The Killer With Cachet
Documentary one of several recent projects on Chicago psychopath

May 15, 2003

CHICAGO - The blood-spattered biographies about H.H. Holmes keep coming.

Chicago's 19th-century swindler and murderer had sunk to secondary status in the annals of American crime until he figured prominently in author Erik Larson's recent best-seller, "The Devil in the White City," an account of the 1893 World's Fair on Lake Michigan that has caught Hollywood's attention.

Now comes independent Chicago filmmaker John Borowski's documentary, "H.H. Holmes: America's First Serial Killer," which focuses solely on the life and career of the seminal psychopath.

The wealth-obsessed Englewood pharmacist built a Gothic lair known as "The Castle," which purportedly included gas-rigged bedrooms, greased chutes, acid vats and a cellar crematorium.

Holmes did away with at least a half-dozen people there - maybe scores of others, including fair visitors who rented lodgings from him - before he was undone by an insurance-fraud scheme in Philadelphia and hanged in 1896.

"It's more fascinating for people to try and imagine that this one man could have killed hundreds of people," the 30-year-old Borowski said recently at his Chicago apartment and studio, "because look what he did by the time he was in his early 20s: Without a penny in his pocket, he came to Chicago and built this huge building. One man. Almost like what I did with this film - without a penny in my pocket."

Borowski leveraged his production's six-figure budget by using credit cards, loans from friends and family members and by bartering with colleagues, he said. Three years in the making, the Holmes documentary is finally slated for release on DVD next month through a Web site,

His "64-minute roller coaster ride," as he calls it, incorporates period photographs and illustrations as well as modern footage of the New Hampshire town where Holmes was born in 1861 and the Philadelphia courtroom where he was tried. The film also features atmospheric re-enactments in black and white that evoke Borowski's fondness for classic horror films and special effects that relied on imagination rather than lots of money.

By coincidence, his project comes on the heels of the "White City" book, which has brought Holmes' story to a wide audience and may result in a movie version (actors Tom Cruise and Leonardo DiCaprio reportedly are developing separate projects about the killer). Crowding the field even more is San Diego artist Rick Geary's graphic novel, "The Beast of Chicago," to be released in July as part of his series on infamous 19th-century crimes.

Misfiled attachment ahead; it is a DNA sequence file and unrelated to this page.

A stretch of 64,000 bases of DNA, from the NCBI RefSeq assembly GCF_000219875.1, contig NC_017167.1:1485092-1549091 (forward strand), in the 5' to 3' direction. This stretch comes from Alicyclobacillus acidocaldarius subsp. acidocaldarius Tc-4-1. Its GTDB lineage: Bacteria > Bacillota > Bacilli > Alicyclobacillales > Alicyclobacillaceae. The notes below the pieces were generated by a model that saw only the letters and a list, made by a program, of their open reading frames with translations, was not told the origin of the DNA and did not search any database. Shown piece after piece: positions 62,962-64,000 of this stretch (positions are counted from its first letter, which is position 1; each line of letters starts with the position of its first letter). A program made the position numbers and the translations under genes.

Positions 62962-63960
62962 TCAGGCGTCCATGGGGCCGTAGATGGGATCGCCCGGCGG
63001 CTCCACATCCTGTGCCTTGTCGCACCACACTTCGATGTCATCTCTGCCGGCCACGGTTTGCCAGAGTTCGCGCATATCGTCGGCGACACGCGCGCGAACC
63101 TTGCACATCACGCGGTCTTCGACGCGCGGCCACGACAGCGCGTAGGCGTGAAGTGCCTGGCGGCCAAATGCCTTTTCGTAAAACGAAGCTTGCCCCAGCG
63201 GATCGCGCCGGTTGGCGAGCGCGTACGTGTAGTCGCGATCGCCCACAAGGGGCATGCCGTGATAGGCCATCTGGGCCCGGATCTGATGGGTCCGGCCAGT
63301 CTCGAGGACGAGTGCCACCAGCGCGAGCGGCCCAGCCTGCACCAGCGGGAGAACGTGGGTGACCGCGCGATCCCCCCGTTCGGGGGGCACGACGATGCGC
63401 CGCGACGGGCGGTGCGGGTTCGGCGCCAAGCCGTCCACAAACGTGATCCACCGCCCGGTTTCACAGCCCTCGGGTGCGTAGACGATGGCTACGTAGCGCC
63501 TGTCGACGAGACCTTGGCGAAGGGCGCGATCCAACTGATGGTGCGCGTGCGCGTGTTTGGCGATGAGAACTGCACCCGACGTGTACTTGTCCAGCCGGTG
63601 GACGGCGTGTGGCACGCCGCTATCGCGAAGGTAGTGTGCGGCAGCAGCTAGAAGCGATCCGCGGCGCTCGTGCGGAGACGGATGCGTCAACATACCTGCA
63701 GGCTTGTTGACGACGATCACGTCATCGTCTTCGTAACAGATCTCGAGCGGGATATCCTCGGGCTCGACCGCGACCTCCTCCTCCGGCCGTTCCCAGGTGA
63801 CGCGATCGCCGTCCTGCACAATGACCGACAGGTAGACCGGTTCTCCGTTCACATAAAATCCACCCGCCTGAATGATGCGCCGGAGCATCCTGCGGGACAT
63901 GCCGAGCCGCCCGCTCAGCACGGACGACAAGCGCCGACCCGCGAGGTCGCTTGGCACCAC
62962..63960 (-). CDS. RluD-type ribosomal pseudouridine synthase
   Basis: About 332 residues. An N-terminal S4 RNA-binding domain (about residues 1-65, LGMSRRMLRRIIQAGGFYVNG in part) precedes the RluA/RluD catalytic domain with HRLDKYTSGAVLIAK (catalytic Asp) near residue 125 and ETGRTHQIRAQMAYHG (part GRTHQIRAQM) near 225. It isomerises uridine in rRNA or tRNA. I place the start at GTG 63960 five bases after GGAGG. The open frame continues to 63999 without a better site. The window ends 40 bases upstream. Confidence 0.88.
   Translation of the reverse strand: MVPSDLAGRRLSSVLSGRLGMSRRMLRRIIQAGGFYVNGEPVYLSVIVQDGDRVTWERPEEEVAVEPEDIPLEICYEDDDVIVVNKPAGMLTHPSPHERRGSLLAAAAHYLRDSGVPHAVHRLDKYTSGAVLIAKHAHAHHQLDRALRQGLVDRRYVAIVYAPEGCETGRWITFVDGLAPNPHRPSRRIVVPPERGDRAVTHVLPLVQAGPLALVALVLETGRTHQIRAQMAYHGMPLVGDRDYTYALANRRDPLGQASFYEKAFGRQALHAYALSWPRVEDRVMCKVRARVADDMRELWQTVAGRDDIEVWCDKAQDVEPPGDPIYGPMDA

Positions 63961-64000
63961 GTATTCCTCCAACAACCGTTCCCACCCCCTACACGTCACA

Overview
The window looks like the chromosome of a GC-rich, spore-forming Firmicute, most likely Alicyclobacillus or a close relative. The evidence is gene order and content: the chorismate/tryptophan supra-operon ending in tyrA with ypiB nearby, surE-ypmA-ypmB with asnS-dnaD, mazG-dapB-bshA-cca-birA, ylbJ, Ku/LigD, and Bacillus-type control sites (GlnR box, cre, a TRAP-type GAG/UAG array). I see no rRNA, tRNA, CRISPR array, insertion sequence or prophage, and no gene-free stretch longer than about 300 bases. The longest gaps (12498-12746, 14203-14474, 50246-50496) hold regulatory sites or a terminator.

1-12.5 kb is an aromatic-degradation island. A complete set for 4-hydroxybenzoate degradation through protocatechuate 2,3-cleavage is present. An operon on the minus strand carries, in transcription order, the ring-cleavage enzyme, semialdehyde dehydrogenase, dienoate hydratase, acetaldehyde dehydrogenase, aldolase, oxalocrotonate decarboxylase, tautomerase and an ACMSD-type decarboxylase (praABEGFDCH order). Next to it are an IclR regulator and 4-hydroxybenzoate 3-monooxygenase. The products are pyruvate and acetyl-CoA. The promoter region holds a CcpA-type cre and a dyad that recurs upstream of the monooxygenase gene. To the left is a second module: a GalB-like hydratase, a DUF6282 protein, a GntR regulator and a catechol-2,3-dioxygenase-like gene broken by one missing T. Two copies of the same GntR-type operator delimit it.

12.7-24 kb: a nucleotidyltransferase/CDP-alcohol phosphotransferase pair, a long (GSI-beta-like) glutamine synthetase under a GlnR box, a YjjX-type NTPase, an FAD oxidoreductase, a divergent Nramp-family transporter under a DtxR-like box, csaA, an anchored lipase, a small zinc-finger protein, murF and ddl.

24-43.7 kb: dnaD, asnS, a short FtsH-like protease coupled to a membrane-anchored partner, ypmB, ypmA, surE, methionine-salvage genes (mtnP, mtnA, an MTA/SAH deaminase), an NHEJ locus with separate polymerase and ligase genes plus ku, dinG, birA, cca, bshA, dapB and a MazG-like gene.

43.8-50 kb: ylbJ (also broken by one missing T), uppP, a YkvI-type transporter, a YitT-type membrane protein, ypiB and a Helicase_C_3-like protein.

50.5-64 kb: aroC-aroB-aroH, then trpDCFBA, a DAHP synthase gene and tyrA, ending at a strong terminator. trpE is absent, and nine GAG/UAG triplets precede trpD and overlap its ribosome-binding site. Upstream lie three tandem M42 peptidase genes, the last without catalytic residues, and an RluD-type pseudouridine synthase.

"At least it's something that people are thinking about," Geary said. "It just seems that a lot of things are coming together, and that can only help my project."
Previous studies on Holmes have included "Psycho" author Robert Bloch's fictional "American Gothic" in 1974, historian Allan Eckert's 1985 novel "The Scarlet Mansion" and Harold Schecter's detailed 1994 bio "Depraved," which inspired Borowski and is cited as a source by Larson.

"He wasn't a serial sex killer the way his contemporary Jack the Ripper was," says Schecter, explaining Holmes' relative obscurity today. "Crimes like that I think speak more directly to our own obsessions about them - the dangers of sex, extreme forms of violence. There was always something a little bit quaint about Holmes."

Holmes was more in the Jekyll-and-Hyde vein: charming on the outside, particularly to women, while scheming and ruthless on the inside.

His known murder victims were acquaintances who trusted him, including mistresses he had conned financially. Following his final scam, the Philadelphia ruse, he killed a loyal assistant and three of the man's children - crimes that earned him overnight notoriety and a date with the hangman.

"Everything that he saw was a potential dollar sign," Borowski said.

The centerpiece of the Holmes legend, his bizarrely constructed "castle of horrors" at 63rd and Wallace streets, was destroyed by a suspicious fire. Biographers, faced with numerous gaps in the killer's lifetime, also are at a loss to determine how many people Holmes murdered there.

He confessed to about 30 killings in his sensational jailhouse memoirs for publisher William Randolph Hearst, but some of his victims later turned up alive. Eckert thinks Holmes killed more than 100, but Schecter puts the tally at nine, including those he killed outside Chicago.

"Most of the stuff - if not all of it - about the horrors that occurred in the Englewood castle were fabrications," he said. "When you look at the pictures of the castle, it just looks like some ugly office building. It was probably constructed very, very amateurishly inside partly because Holmes kept running out of money."

(This last quote is one I personally disagree with. Holmes' intention was to fool people into believing he operated an upscale hotel, therefore it is my belief that the exterior and interior which people seen had to look decent. -John Borowski)